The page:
Mitotic and meiotic activities of germ cells during early development in the medaka, Oryzias latipes, are dealt with in this report.

Primordial germ cells were obviously distinguishable from somatic cells 3 days after fertilization and began to proliferate about 7 days after fertilization. The mean number of primordial germ cells increased during a period of 7–10 days after fertilization, reaching about 90 immediately before hatching.

Newly hatched fry could be classified into two types according to the number and the nucleic activity of germ cells in the gonadal rudiment. One type consisted of fry containing about 100 germ cells and no cells in the meiotic prophase. In the other type of fry the number of germ cells increased by mitotic divisions and some of the cells began to enter into the meiotic prophase. During the course of further development the fry of the former type differen tiated into males and the latter into females.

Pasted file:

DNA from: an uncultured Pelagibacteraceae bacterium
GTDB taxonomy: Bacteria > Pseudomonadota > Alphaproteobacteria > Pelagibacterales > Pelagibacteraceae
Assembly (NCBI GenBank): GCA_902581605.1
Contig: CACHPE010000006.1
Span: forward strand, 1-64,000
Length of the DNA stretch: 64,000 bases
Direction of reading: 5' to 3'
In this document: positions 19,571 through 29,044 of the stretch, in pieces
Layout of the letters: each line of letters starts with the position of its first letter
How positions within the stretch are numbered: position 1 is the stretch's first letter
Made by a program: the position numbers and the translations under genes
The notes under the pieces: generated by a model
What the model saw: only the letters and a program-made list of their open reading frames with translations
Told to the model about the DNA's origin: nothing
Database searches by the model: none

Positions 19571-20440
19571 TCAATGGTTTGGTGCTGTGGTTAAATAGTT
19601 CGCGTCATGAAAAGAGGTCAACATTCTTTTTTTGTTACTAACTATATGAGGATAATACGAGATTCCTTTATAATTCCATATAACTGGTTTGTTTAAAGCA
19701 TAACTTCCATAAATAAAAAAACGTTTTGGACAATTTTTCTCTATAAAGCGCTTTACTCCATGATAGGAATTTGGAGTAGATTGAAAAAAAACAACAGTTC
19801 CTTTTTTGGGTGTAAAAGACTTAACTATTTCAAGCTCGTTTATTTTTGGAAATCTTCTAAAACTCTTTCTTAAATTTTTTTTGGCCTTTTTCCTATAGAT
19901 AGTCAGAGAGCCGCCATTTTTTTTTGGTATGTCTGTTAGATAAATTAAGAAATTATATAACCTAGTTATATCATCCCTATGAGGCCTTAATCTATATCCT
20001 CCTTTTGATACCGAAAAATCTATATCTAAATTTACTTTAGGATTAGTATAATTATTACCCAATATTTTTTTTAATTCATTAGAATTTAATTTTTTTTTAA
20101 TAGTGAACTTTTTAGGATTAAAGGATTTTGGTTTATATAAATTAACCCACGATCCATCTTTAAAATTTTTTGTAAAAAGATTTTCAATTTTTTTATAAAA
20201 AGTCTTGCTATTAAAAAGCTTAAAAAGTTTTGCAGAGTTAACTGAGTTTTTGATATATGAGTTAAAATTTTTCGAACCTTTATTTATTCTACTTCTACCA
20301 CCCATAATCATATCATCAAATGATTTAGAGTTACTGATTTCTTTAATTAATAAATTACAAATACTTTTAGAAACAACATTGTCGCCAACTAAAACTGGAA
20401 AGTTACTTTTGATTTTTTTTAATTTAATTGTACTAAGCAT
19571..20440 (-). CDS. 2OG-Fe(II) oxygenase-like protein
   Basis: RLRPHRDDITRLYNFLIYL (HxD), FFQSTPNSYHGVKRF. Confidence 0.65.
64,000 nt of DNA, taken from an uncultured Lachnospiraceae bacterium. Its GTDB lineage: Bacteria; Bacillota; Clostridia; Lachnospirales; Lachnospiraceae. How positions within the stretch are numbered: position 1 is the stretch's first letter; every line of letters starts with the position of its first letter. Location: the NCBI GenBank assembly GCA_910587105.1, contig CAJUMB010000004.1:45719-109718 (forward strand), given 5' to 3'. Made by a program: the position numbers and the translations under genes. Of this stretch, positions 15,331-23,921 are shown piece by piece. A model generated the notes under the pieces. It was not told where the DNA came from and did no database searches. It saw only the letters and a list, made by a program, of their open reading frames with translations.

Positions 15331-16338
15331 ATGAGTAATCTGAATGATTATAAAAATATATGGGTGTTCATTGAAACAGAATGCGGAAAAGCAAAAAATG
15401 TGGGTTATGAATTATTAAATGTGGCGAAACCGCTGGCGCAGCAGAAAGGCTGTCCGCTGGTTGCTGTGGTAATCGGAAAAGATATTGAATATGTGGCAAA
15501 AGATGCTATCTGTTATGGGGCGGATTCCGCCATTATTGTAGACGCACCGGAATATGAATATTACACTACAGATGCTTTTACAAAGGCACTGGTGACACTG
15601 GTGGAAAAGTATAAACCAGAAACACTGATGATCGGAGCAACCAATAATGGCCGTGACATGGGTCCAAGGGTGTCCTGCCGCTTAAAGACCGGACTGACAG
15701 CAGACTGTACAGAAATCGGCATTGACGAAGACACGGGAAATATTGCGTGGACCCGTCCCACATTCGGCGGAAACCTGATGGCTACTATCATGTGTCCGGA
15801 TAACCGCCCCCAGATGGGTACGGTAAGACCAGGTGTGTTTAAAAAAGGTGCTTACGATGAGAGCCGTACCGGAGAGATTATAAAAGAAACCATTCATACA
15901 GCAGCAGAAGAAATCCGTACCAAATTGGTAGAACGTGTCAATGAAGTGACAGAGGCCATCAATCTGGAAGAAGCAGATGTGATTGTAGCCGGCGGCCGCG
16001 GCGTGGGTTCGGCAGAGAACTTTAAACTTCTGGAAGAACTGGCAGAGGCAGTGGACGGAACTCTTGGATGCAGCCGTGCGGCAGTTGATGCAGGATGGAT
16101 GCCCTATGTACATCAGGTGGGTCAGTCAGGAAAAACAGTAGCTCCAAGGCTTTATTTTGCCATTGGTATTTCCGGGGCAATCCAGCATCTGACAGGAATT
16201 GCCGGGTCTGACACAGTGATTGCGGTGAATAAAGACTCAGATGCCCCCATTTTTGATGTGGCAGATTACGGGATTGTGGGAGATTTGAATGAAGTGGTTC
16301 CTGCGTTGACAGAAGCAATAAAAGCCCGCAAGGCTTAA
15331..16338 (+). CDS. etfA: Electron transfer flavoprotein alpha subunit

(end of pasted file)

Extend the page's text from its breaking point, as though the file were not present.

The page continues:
Therefore it can be concluded that the morphological sex differentiation of germ cells occurs at the time of hatching. However, no sexual differences in the histological structure of somatic elements in the gonad are observable at that time.

The origin of primordial germ cells (PGCs) and the formation of the gonad during early development in fish has been investigated by many authors (cf. Johnston, 1951). In the medaka, Oryzias latipes, Gamo (1961) has demonstrated the mesentodermal origin of primordial germ cells by histological observation. Yamamoto (1953) has reported, in his first report on artificially induced sex-reversal in this species, that the gonad of the newly hatched fry was sexually indifferent and that morphological differentiation of the gonad became apparent in 6·5 mm young. In 1966 Tsuzuki, Egami & Hyodo, and Hyodo, Tsuzuki & Egami showed preliminarily that the mitosis and meiosis of newly hatched fry are more active in females than in males.